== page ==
Which side may have bombed Mr. Saleh’s house — Houthis angry at his betrayal or the Saudi-led bombing campaign — and the exact circumstances surrounding his death were not immediately clear. There were unconfirmed reports that he had been killed while trying to flee the city.
The Interior Ministry, which is controlled by Houthi rebels, reported that Mr. Saleh had been killed, and a video circulated online that purported to show the former president’s body, although it could not be independently verified.
Ali al-Bukhaiti, a Yemeni politician who is well connected with Mr. Saleh’s party, the General People’s Congress, also said the president had died. “The news is 100 percent true,” he said.
Ahmad al-Hawati, a resident of Sana, was told by relatives living near Mr. Saleh’s complex that it had been bombed by rebels, and an official in the General People’s Congress also said the complex, on a busy street, had been bombed. The official declined to be identified by name because he had not been authorized to speak to reporters.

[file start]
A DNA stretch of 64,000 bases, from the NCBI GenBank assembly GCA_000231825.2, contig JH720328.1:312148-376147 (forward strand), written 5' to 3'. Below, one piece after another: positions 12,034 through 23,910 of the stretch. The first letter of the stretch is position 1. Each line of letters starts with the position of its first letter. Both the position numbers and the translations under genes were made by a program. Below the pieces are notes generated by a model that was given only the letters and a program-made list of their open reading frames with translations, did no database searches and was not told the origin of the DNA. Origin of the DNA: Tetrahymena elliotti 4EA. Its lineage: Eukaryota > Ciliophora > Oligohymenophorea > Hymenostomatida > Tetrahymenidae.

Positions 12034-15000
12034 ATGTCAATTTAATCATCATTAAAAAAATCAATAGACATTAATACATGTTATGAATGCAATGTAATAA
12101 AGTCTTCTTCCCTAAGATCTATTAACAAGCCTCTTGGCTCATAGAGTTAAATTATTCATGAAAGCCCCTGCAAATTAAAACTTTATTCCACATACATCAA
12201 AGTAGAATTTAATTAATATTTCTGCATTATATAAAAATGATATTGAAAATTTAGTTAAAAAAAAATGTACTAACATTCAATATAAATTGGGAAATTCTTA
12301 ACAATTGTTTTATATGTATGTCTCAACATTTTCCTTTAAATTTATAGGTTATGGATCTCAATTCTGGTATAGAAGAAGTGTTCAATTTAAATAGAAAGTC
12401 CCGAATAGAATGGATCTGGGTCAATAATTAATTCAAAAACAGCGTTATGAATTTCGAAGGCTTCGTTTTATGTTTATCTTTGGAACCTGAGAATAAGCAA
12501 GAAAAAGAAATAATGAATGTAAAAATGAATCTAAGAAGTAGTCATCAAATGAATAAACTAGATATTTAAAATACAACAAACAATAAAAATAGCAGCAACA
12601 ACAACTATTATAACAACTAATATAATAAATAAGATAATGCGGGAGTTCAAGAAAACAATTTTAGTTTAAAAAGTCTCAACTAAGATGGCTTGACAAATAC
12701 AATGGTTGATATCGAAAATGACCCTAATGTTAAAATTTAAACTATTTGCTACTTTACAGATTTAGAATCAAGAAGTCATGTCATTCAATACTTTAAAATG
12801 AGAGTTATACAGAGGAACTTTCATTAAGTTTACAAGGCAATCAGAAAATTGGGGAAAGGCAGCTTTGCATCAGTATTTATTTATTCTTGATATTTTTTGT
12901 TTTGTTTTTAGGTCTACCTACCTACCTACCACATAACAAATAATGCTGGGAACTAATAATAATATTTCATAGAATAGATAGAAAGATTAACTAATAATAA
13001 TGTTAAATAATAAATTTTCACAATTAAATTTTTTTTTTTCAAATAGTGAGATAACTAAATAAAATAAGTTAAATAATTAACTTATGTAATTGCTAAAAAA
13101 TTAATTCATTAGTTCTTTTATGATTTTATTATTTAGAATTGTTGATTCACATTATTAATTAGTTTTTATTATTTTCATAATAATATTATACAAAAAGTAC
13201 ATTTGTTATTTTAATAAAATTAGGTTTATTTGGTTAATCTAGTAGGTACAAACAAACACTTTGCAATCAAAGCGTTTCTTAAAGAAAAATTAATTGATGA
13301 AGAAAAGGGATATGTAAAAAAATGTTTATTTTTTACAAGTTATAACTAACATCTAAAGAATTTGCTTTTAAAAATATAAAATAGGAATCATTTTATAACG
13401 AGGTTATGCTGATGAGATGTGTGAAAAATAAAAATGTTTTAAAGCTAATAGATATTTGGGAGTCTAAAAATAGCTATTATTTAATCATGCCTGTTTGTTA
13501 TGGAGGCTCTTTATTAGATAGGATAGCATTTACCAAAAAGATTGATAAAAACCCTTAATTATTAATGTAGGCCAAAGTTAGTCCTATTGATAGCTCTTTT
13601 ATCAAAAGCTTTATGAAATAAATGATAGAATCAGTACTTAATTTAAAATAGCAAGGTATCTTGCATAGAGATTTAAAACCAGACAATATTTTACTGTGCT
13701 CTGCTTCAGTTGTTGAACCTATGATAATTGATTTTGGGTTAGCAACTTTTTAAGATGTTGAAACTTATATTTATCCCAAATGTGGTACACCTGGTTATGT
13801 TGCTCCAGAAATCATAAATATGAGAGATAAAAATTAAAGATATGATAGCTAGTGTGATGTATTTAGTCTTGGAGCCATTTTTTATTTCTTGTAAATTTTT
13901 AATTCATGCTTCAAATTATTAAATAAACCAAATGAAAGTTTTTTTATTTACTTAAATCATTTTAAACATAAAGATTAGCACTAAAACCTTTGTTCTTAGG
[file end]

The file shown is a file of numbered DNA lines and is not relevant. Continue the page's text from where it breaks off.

Saleh had been known for years as a shrewd and dogged survivor of Yemen’s tangled, tribal politics. He once compared his years in office to “dancing on the heads of snakes.”
In the latest fighting, he was initially allied with the Houthis, themselves loosely aligned with Iran, but the relationship became fissured and he seemed to be tilting to the Saudis.
“I call upon the brothers in neighboring states and the alliance to stop their aggression, lift the siege, open the airports and allow food aid and the saving of the wounded,” he said in the televised speech, “and we will turn a new page by virtue of our neighborliness.”
The Saudi-led coalition seemed to welcome his remarks. A statement on the Saudi-owned news outlet Al Hadath said the coalition was “confident of the will of the leaders and sons” of Mr. Saleh’s political party to effect a rapprochement.
The weekend maneuvering came as Mr. Saleh’s supporters fought Houthi adversaries for a fourth day in Sana. At least 80 people were reported killed as the fighting threatened to escalate.
On Sunday, Houthi rebels said they had fired a cruise missile at a $20 billion nuclear facility under construction in Abu Dhabi, the United Arab Emirates, which is allied with Saudi Arabia. But a state-run news agency in the United Arab Emirates denied the assertion.
The fighting in Yemen has been accompanied by signs of famine and outbreaks of cholera as humanitarian conditions have sharply deteriorated.